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[Infographic] Managing the Risk of Food Recall to Keep Retailers Happy

Posted by Kristie Grzywinski

Jun 17 2015
Jun 17 2015

There are many ways that suppliers can make retailers happy: healthy options, affordable products, sustainable sourcing, and reduced waste are only a few.  What about simpler recalls? Or better yet, fewer or no recalls at all? No one, least of all you, wants a product recall to occur, however they do happen. And while recalls are certainly not easy for anyone involved, how can you make them easier on your retailer? 

Let’s take a step back to first understand what causes product to be pulled from store shelves. Based on data collected by SQFI, there were 2,155 global recalls reported in 2014. 


Top causes for recalls were: 

Infographic_SQF_Food_Recall

Based on the recall causes above, focus on four areas to achieve maxium impact.

1. Mitigate Allergen Recall Risks

As demonstrated by the stats, undeclared allergens and mislabeling put you at the greatest risk for costly recalls. For suppliers dealing with allergens, the allergen management program requires the most attention in the storage, staging, and flow of allergens within the facility as well as the proper labeling of product. 

Take care to review existing procedures to ensure that the allergen labeling on the ingredient is transferred to the finished product. Additionally, review training and documentation that ensures label verification for each lot received. Be sure that there are multiple reviews and sign offs for labeling, that labels are properly stored, and that there is a review of finished product to make sure the label matches.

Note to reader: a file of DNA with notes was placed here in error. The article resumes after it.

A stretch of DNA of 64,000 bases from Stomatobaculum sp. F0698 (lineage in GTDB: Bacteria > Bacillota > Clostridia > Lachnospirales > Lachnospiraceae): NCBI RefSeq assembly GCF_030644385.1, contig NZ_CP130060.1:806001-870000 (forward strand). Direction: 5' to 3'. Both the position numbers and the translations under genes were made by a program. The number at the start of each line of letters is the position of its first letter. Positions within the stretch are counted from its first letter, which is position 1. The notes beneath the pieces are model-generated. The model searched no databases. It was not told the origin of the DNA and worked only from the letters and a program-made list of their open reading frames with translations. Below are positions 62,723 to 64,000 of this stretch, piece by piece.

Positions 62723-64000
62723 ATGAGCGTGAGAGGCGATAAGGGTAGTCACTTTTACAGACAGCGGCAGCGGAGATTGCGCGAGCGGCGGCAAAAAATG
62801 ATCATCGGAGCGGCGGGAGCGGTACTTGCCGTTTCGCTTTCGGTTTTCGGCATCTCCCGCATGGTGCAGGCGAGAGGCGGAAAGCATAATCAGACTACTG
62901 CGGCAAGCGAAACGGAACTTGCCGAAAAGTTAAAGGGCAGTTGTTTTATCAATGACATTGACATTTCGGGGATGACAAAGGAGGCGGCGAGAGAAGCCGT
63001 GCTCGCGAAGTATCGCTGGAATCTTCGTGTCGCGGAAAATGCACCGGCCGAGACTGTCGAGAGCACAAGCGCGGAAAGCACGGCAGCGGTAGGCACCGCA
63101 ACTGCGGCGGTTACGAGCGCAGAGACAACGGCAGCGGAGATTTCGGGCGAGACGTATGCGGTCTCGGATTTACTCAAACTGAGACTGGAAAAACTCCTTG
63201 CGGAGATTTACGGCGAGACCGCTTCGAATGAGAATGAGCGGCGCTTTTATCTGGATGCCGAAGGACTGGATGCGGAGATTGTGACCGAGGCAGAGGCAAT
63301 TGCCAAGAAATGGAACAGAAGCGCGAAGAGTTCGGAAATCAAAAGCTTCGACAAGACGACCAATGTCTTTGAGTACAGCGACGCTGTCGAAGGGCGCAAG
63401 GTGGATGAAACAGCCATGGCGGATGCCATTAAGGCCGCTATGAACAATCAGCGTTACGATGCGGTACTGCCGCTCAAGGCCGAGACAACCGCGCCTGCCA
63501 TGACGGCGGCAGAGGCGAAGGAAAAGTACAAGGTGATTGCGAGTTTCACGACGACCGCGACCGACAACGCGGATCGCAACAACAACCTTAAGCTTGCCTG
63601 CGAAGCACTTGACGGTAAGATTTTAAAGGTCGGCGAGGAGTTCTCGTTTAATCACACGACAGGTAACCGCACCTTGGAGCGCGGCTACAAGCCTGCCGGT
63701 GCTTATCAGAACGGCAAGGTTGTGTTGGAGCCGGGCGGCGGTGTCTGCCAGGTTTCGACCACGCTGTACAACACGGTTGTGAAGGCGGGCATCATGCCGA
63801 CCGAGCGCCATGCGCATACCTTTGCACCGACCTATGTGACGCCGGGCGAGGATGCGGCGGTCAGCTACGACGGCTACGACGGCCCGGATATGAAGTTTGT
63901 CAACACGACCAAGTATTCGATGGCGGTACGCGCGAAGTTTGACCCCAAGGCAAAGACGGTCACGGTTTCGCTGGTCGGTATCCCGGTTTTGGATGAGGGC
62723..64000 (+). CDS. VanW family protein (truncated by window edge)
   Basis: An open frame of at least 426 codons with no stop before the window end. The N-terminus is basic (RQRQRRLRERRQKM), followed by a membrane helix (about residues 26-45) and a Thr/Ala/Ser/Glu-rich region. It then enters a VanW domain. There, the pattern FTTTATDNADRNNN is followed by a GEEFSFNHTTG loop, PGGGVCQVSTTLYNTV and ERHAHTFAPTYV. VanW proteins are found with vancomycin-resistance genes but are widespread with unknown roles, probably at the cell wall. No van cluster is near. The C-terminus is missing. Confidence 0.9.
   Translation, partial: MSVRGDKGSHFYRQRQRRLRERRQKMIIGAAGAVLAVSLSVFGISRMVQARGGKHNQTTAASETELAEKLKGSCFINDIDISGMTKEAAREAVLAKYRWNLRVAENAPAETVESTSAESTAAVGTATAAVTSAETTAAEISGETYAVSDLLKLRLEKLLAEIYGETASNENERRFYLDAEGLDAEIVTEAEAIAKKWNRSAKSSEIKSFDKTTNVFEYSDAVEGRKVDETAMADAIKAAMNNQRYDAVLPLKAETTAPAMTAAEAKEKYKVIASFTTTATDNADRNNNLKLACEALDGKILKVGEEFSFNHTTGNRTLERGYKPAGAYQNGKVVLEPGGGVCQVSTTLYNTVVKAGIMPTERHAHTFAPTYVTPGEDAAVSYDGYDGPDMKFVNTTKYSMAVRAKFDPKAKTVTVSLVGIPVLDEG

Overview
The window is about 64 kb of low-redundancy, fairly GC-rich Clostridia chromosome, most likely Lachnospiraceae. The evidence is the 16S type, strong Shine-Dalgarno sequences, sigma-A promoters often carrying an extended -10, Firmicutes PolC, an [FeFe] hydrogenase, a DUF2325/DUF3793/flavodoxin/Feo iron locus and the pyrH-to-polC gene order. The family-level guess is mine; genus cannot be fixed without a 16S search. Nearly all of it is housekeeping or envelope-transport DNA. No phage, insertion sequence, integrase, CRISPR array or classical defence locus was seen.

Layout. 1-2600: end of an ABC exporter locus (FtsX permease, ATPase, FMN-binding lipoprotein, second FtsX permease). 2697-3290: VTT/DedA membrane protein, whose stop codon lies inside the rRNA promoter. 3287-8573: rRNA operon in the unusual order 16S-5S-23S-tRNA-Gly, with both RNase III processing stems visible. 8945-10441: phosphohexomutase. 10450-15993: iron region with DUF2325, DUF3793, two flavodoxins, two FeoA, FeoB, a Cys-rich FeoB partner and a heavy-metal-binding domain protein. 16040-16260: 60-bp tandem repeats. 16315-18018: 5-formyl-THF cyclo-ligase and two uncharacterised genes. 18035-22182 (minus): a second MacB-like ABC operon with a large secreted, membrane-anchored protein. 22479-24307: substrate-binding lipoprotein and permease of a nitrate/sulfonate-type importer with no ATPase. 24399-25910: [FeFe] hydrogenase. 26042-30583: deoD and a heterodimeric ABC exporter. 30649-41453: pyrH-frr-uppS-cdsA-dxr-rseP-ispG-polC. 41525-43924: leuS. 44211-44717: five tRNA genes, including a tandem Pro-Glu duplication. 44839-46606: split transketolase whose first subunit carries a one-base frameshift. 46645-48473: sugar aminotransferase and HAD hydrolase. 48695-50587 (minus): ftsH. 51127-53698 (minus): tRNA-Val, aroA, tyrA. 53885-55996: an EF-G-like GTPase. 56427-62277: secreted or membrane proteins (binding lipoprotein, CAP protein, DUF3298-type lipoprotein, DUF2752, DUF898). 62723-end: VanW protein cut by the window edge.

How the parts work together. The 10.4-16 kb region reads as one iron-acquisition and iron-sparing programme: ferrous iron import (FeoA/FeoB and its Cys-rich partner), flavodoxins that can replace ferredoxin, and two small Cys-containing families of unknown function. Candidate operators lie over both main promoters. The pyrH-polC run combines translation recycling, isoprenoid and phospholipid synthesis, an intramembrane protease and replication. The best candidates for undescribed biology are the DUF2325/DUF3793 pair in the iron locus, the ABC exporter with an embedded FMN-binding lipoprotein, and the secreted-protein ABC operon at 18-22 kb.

2. Evaluate Your Approved Supplier Program

Of course, one way to curb product recalls is to prevent contaminated ingredients from being added to your product. Take a fresh look at your approved supplier program to ensure all materials and services that impact product safety and quality are included.

Implement a risk rating systems for your suppliers and include methods for compliance. Check these against the agreed-upon specifications and be sure to clearly identify what is to be done when non-compliance is identified. Review and modify the system to ensure control is maintained and corrective actions are put into place.

 

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3. Perform Trace Back Analysis

A true test of your programs, processes and procedures is to conduct your own trace back analysis. Take a product and trace it back through your system, making sure you target all systems. Include staff training, sanitation systems, sign offs, product storage, training and review of service suppliers, rework process and records, calibration records, etc. for the product lot chosen. 

4. Assess Your Recall Management Program

Lastly, verify that your recall management program is doing all that it should to remove product from store shelves. Be certain your communications to the store are clear regarding the product that is to be removed with detailed instructions on how the product is identified. Check with your retailer to know what elements of your program are to be communicated back to them, and who should receive the information.

Final thoughts:

Take a new look at existing systems, it could make a huge impact on product safety and quality. This approach may ultimately lead to fewer, easier recalls and hopefully a happier retailer.


 

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